As the first scene was being set up, outside under the shade of an old acacia tree, a young crew member yawned, stretched out on the ground with his head on a backpack, and went to sleep. The director popped a candy in his mouth and stepped outside the tent. He clapped a crew member on the shoulder, called out some correctives on the framing to the cameraman, made some amusing remarks to the actors which included a mule, took some pictures of the mule, went to pass water behind the bushes, took some more pictures, and returned to his tent.


“Rinpoche, we are good to go,” the assistant director, a young woman from India, informs the director via a walkie talkie headset. Khyentse Norbu checks the monitor and croons “okay” through his headphone mike which is in sharp contrast to the ringing squawk of his assistant director that follow: “And—ACTION!”


If he likes what he sees on the monitor, a smile flickers at the left corner of his mouth followed by a nod of approval or a thumbs up to the air. If he doesn’t, he might furrow his brow, put a fingertip against his lips and utter what can only be described as an elongated mix of sounds of “hmmm and ummm” which I learned connoted a moment of thought or deliberation in Khyentse Norbu’s vocabulary. Otherwise, he is impassive.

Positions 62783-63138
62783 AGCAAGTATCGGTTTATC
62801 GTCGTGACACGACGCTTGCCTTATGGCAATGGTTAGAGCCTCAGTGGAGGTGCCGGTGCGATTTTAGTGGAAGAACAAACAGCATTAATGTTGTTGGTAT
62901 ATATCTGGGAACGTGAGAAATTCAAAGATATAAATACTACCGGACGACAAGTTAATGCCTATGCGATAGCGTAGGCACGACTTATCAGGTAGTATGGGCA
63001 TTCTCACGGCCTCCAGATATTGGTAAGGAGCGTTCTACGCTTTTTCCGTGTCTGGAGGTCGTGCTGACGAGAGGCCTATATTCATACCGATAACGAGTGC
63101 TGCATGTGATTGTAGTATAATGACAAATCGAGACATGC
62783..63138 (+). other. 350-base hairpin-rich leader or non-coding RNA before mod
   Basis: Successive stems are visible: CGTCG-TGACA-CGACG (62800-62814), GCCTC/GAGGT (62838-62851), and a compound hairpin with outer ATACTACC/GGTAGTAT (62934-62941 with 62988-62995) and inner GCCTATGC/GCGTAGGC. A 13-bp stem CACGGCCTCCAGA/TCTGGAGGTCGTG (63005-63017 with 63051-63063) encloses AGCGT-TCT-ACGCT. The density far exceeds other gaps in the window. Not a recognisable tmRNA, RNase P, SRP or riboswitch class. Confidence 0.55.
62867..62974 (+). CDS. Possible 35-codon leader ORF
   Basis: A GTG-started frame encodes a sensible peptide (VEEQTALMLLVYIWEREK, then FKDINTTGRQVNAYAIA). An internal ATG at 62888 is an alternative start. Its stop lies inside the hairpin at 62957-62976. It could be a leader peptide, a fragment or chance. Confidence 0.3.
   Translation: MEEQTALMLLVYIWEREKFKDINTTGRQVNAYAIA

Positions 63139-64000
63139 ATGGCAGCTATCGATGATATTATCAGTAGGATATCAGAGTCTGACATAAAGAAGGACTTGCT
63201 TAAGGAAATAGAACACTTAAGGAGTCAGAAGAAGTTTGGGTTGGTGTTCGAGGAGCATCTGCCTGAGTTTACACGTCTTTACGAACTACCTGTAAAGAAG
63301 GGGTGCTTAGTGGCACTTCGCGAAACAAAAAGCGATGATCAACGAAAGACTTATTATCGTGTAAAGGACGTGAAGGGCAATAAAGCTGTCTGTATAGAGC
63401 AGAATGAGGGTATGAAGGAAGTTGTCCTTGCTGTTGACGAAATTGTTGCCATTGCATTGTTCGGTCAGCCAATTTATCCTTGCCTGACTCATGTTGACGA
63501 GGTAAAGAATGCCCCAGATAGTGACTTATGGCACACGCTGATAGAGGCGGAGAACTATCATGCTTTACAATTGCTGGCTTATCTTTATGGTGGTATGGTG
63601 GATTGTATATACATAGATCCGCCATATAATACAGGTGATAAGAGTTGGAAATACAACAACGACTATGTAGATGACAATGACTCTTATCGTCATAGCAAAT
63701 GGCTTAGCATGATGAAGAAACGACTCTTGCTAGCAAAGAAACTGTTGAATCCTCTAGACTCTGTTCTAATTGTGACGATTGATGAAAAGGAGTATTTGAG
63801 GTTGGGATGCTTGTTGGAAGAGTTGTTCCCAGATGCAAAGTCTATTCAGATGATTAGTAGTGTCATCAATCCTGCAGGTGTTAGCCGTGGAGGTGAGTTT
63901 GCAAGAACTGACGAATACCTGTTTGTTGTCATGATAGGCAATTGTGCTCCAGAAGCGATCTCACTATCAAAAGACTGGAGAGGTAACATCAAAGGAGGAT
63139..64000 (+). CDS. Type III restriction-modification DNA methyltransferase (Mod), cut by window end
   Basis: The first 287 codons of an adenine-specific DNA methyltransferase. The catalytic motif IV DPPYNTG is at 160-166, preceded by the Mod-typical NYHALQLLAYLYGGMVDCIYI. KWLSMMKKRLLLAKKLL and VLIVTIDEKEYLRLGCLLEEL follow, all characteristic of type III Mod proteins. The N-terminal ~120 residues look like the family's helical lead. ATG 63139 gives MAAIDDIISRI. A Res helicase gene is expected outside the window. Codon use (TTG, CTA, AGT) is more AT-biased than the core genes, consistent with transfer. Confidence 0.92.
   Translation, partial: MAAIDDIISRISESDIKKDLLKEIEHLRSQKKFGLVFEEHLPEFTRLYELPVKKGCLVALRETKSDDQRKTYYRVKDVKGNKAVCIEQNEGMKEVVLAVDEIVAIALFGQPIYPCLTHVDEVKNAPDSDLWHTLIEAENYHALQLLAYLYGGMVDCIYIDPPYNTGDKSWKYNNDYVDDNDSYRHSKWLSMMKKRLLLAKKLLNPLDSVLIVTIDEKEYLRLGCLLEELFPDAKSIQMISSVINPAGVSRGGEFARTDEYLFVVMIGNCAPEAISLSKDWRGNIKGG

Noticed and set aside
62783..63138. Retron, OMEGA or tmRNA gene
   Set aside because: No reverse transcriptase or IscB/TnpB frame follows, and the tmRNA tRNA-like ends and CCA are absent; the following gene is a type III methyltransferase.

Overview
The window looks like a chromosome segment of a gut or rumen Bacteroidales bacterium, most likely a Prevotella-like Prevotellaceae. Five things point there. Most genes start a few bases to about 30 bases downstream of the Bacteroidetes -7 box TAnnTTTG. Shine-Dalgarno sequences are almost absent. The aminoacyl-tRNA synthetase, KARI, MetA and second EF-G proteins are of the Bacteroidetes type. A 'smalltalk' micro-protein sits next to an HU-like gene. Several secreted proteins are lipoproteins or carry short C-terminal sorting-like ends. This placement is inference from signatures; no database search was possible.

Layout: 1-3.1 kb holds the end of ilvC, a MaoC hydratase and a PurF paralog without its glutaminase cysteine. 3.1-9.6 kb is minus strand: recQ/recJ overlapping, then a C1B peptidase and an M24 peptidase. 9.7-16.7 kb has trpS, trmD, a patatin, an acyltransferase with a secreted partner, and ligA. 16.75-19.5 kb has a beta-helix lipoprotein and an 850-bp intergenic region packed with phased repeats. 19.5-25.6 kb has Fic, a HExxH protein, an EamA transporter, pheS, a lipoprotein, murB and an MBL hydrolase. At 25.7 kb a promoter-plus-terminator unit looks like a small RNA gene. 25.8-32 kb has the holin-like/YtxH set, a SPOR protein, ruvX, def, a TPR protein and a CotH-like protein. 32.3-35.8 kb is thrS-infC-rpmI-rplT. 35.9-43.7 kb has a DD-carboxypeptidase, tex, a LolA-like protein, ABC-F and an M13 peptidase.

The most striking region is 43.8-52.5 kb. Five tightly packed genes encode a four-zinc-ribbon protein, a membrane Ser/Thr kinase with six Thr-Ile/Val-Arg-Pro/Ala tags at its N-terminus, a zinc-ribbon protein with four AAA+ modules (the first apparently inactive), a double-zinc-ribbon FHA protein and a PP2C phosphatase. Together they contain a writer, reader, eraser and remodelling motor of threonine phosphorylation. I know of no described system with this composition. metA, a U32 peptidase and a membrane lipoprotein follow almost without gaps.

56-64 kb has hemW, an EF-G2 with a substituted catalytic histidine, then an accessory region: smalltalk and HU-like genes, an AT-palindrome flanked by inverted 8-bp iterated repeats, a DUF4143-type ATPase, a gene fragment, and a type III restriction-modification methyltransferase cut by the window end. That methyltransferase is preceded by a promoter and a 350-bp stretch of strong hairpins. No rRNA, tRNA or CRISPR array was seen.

Like many hardened directors he directs with editing in mind. His shoots rarely run very late or involve a crazy range of takes. He also writes in terms of images. By the end of the script, he would have seen the whole movie in his head, all the shots and angles. He would stay up late night before filming a scene, planning out shots.


“I have to,” he says. “This is something poor filmmakers like us must do.” Otherwise, he adds, the costs will skyrocket. “My shooting as you can see is all guerrilla style.”

Khyentse Norbu comes from a group of ultra-low budget, grassroots, independent filmmakers where guerrilla shooting is as much a mentality as it is a way of life. It entails working with nonprofessional actors (most of the time he casts the people in his life as actors), shooting with available light and mostly outdoors to avoid hiring lighting equipment, and coaxing passersby to serve as extras.


In fact for this movie, he has done himself one better. Except for the sound team from Taiwan, the rest of the cast and crew, from the producer and cameraman to wardrobe and set design, are mainly youths with none to scant experience in films, and mostly from Bhutan. The cameraman had not done a single movie before this and was a jangle of nerves throughout the shooting. Apparently, that’s how Khyentse Norbu wanted.